Matthew has always lived in Safe, a community hidden far beneath the pipes and tunnels of the city Above. The residents fled to Safe years before to escape the Whitecoats and their cruel experiments, and now Matthew is responsible for both the keeping of Safe’s stories and for Ariel—a golden-haired shapeshifter, and the most beautiful girl he’s ever seen.
But one horrifying night, an old enemy murders Safe’s founder, Atticus, and the community is taken over by an army of shadows. Only Matthew, Ariel, and a handful of friends escape Above. Now they not only have to survive in a sunlit world they barely know, but they must unravel the mystery of the shadows’ fury and Atticus’s death. It’s up to Matthew to find a way to remake Safe—not just for himself and his family, but for Ariel, who’s again faced with the life she fled, and who needs him more than ever before.
Right away when I started reading Above, I wondered if the writing style was going to be this way through out the entire book – because as I hit page two I was thinking “this reads like how a 7 year old talks” with either incomplete sentences or run on sentences and disjointed thoughts that jump hither and thither. It lacked the reading flow which would have been necessary for me to get past the unique writing style and enjoy the story beneath it. I can see what Leah Bobet was trying to accomplish here by choosing the form of dialect she did for her narrator but I don’t think it needed to be so extreme.
The environment and world that Leah Bobet built for her characters was very convincing in the challenges that the characters faced. You could see how a person raised away from the ‘normal’ world would come to view it having been ingrained with so many prejudices and fears against the people living there. Matthew was a resilient character that I came to respect, he wanted to help everyone but he also had his selfish motives as well, which I thought was a good balance. I did want more of a mental picture of him and found that I didn’t get that until nearly halfway through reading. He was focused so much of the time on Ariel that I think the only other characters I got a really good impression of visually were Atticus and Whisper.
I kept reading hoping that the characters and story would suck me in and send me racing through the pages. This unfortunately, didn’t happen. I don’t believe that was due to poor story building, just my personal inability to get comfortable with the narrative style. By one third of the way through the book I was really struggling to continue reading. Another point that bothered me quite a bit was I wondered, why was the girl, Ariel, featured on the cover when she wasn’t the main character. Personally, I feel that too many YA covers lately have some pretty imagine of a female’s back on the cover. I would have found it more appearing if Matthew would have been the cover since he barely described himself enough and Ariel was given more than ample physical description. Of course this might have been bias on my part as I really didn’t like Ariel’s character much at all. For most of the book, Matthew, is practically swooning over Ariel, whom he had taken into his home in ‘Safe’ about 8 months prior. She seemed unappreciative in so many of her actions, and the excuses he was making for her to people, I couldn’t help getting fed up with.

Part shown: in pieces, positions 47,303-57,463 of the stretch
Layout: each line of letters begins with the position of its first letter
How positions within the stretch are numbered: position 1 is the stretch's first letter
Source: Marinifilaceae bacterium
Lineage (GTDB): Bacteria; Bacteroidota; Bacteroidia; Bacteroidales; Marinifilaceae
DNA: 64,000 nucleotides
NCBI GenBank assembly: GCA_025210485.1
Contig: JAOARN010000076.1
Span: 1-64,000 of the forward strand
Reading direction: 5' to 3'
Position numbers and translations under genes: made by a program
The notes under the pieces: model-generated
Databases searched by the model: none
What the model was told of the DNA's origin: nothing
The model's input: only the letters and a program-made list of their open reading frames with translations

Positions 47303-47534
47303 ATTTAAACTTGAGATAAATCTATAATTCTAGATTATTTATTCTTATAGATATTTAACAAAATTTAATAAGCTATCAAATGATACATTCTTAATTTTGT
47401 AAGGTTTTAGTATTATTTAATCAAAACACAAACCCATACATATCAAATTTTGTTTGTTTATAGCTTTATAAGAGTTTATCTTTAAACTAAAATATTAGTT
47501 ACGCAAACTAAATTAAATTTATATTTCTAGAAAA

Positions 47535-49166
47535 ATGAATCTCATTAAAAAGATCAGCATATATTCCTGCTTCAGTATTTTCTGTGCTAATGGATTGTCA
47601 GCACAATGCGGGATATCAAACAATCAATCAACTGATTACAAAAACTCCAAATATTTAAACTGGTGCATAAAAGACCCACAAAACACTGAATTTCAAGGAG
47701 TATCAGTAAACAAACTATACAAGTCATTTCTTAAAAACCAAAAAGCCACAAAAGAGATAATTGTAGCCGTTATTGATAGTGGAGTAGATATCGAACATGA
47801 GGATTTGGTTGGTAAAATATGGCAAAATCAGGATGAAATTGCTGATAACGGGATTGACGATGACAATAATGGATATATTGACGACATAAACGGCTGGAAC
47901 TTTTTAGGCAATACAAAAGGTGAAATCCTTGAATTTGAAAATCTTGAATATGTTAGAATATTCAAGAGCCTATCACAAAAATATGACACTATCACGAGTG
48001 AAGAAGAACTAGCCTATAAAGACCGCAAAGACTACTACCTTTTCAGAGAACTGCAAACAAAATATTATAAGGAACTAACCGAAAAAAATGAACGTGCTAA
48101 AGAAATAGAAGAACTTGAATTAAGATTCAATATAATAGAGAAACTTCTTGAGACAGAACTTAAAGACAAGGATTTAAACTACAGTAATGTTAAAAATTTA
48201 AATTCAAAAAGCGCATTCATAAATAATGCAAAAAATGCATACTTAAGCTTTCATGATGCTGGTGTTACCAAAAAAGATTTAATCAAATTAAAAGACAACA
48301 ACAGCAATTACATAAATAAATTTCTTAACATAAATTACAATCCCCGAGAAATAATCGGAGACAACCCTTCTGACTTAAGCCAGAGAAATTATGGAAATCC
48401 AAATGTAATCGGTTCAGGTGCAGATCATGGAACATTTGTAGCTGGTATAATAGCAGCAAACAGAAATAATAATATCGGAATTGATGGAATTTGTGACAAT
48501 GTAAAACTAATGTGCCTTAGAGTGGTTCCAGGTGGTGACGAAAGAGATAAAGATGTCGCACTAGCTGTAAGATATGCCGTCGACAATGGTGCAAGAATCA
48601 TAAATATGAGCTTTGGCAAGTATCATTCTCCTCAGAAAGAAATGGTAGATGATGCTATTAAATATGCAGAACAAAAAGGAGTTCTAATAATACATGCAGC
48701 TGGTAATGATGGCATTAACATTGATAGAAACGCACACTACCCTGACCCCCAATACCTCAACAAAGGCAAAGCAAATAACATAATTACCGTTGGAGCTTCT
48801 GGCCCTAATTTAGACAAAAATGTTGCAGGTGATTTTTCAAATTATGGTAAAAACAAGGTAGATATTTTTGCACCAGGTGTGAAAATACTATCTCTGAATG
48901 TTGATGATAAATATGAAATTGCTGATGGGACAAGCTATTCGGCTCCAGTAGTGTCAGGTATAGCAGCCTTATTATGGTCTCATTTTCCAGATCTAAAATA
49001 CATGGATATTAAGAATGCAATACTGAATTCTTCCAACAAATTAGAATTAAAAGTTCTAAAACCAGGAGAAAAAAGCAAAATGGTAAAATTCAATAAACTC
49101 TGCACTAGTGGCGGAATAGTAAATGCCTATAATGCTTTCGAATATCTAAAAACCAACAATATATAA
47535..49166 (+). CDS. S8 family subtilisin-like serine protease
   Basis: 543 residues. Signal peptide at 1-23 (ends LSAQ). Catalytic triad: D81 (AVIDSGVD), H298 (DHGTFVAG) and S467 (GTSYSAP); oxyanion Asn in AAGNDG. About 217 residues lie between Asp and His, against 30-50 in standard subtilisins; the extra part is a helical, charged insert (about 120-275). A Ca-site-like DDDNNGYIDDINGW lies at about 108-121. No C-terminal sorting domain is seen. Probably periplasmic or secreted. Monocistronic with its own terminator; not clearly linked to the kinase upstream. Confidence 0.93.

It is understanding that a story unfolds at it’s own pace, but I was starting to compare the story itself to the dialect. A few times as I would move from scene to scene I asked myself, ‘now what could be the point of this?’ – but I just wasn’t getting it. There were a few scenes that were pointless to me right up until the end when all the pieces come together. Due to this I didn’t feel the continuity through out was there.
By the time I was two thirds of the way through Above, I was still trying to like it and failing. *Beware spoiler here* –
as I mentioned I wasn’t fond of Ariel, but at this point BAM – the author throws out the token abusive ex boyfriend and her having run back to him after Matthew is gone for but a few hours, and I was just done, done I tell you. At that point I was officially disgusted with her. To me the abusive ex boyfriend angle was a big mistake and didn’t fit at all with her past behavior, the whole secrecy thing and “don’t you know you aren’t supposed to tell…” vibe Ariel had just didn’t match up with just some abusive ex boyfriend. I felt it was a poor pairing. Even though later on it’s redeemed somewhat with the fact that she’s actually schizophrenic and had been in another asylum type of facility where she received “therapy” – you don’t learn this until almost the very end, which by then the information to me fell flat as I’d already had my anger spurt with the story so many pages previous. *End spoiler*
I thought after completing this that I still don’t think the narrator’s speech would have been this extreme. My reasoning for this was due to a number of the ‘freaks’ that came to live in the underground sanctuary of ‘Safe’, were into their late teen years or older by the time they started living there, and a number of them were educated. As we learn our speech patterns from those we grow up around, I can’t see why there was a need for Matthew to speak the way he does. I’ve read a number of other books written in something other than plain English and never had the problem that I had with Above. There were sometimes instances where I had to go back and reread a few lines over just to make sure that I was understanding it correctly. The story itself I thought was interesting and unique with some definite lessons to be learned within it but ultimately, Above was not my cup of tea mostly because of the style it was written in.
Find Above by Leah Bobet: GOODREADS
*Advanced Reader Copy provided by Publisher for an honest review. All opinions expressed are my own.
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